As far as surfers going snowboarding, surfing is hard to do, it’s much more physically demanding than snowboarding. But aging surfers still want to ride and get that feeling, and it’s available in snowboarding. Now that Taro has developed this entire aspect of design and refined it, one that is based around surfing, it’s just a natural step for good surfers and guys in their late 30s to their late 50s to come back to snowboarding in this way. As long as you can find powder and you can hike a little, it’s so much easier than paddling out in six to eight foot waves and getting totally flogged just for a couple of rides. Snowboarding is becoming so inclusive as well. There is nothing better than grabbing someone and going, ‘Hey dude, check out this line, come and ride it with me.’ I think that’s what is drawing surfers to snowboarding. Snowboarding is about to enter its third generation, while surfing has been there for quite a while. So it is a very interesting cross-pollination.
Gerry Lopez is in your film and you brought in some other world champion surfers and introduced them a bit more to powder snowboarding. How did they respond?
A well-traveled surfer has generally been exposed to a lot of things in surfing culture. When they discover an incredibly rich and diverse culture that hangs off powder snow here in Niseko, they’re blown away—it’s like they’re a grom again. When [two-time World Longboard Champion] Beau Young was here, he couldn’t believe the diversity in the board design and the quality of the snow. Gerry knew about this long before I did. Gerry has always managed to place himself at the crossroads of any great revolution in board riding—he was there when surfing changed from longboards to short boards and was pivotal in that entire part of the culture. He was there at the start of professional surfing and participated at a high level. He invented surf style. He was the first high profile surfer to disappear to the mountains and he was also right there when SUP kicked in. Now he’s as involved as one could possibly be in this snowsurf thing. And it’s because he loves to ride. At the very core, true surfers are in it for the ride, and guys like Gerry and Beau are just stoked to be involved. At 66, Gerry is such an icon and has been involved in so many things, and he still rips—he’s got a legitimate part in the movie.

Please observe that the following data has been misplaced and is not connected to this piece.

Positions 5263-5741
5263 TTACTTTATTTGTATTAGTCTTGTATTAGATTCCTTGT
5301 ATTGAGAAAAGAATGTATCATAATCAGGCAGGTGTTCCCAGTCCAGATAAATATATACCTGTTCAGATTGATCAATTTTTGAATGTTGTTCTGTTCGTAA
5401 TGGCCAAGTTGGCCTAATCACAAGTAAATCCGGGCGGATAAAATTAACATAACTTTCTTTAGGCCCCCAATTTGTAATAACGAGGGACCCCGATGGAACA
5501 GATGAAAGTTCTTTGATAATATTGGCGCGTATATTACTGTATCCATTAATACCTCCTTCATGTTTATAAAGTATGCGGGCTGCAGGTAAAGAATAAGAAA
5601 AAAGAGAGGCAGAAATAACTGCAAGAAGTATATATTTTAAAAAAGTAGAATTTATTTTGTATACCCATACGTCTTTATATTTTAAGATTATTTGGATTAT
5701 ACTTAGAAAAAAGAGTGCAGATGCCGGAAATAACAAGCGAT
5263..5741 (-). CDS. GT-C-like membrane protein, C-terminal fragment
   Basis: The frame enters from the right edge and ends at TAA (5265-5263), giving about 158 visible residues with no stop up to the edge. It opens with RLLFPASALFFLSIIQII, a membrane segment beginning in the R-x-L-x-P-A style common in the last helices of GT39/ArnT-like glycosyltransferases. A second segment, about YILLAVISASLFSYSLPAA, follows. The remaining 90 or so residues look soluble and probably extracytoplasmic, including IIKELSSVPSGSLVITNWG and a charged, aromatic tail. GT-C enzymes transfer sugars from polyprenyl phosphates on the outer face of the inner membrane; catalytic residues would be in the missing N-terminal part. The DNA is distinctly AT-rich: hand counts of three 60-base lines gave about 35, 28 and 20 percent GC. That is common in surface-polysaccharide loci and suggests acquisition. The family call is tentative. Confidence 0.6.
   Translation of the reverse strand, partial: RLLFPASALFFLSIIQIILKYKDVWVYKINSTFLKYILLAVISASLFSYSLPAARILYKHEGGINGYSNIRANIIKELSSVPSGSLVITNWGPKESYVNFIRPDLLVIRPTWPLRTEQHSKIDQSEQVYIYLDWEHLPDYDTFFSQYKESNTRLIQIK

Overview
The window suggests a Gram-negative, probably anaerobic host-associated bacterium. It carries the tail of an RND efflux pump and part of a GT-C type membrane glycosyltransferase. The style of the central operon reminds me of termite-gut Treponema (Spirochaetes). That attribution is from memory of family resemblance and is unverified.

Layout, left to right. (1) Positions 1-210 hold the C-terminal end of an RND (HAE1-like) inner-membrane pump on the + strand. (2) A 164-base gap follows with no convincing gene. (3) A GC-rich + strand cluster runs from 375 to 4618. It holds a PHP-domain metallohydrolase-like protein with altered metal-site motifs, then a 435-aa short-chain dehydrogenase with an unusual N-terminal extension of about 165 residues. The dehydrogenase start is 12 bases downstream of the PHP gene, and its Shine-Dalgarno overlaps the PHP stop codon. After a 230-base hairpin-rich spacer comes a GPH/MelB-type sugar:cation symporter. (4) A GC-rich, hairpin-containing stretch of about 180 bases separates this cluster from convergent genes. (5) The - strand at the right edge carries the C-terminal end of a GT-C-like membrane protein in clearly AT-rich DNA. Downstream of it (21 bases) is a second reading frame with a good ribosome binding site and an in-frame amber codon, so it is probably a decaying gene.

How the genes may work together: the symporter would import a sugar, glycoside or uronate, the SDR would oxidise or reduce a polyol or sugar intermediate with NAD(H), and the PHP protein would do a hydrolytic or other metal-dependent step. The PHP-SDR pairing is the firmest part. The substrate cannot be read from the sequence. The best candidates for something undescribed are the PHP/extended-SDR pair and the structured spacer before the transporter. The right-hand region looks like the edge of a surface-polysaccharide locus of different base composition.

What are your intentions when you started making this movie?
It started as something more personal. I wanted to see if I could be a filmmaker. As you move past spending a lot of money and don’t see any coming in, you have to start thinking about the economic reality, however. Starting out I wanted to produce a really nice DVD and photographic expedition and a book, and take it to market. It would be great for the film to be a success and to break even, but ultimately it’s just a pretty thank you note to the Japanese Alps.
This is my first film, and initially I was really scared about it. As I have made the film I’ve been stoked on how the snowboard community has reached out to support me and encourage it to happen, especially in Japan. Imagine what it’s like to make your first film, in a foreign country, in a foreign language, and with equipment that you hadn’t seen until you started. It’s also shown me how snowboarding looks after its own, how so many people stepped up and got involved and have supported the project on a spiritual level.
What is your greatest takeaway from the process of making the film?
The easiest stories, or the greatest stories, are the ones that haven’t been told—and the ones that are linked directly to cultural change. The biggest single change I’ve seen in snowboard culture in the last decade is the change in consciousness regarding different types of snowboard designs, and that’s what this is all about. This is a design-based cultural movement and it is a direct reflection of one of the main people responsible for this shift, and one of the greatest snowboard craftsmen alive: Taro Tamai. That’s why this story has to be told.
And it’s part of us growing up. It tells a story of us growing up as snowboarders, and shows that there is somewhere else to go, and that we are lifers and you can do this until the finish. It tells a story of the maturation of snowboard culture. Snowboarding is such a rich and diverse cultural thing. The youth in snowboarding is so strong and so powerful and so in-your-face that a lot of the other aspects of snowboarding culture could be missed. But that’s changing, and this maturing part of snowboarding is what the film is about. It’s a part of snowboarding that could potentially grow larger than the youth movement if the message reaches enough people.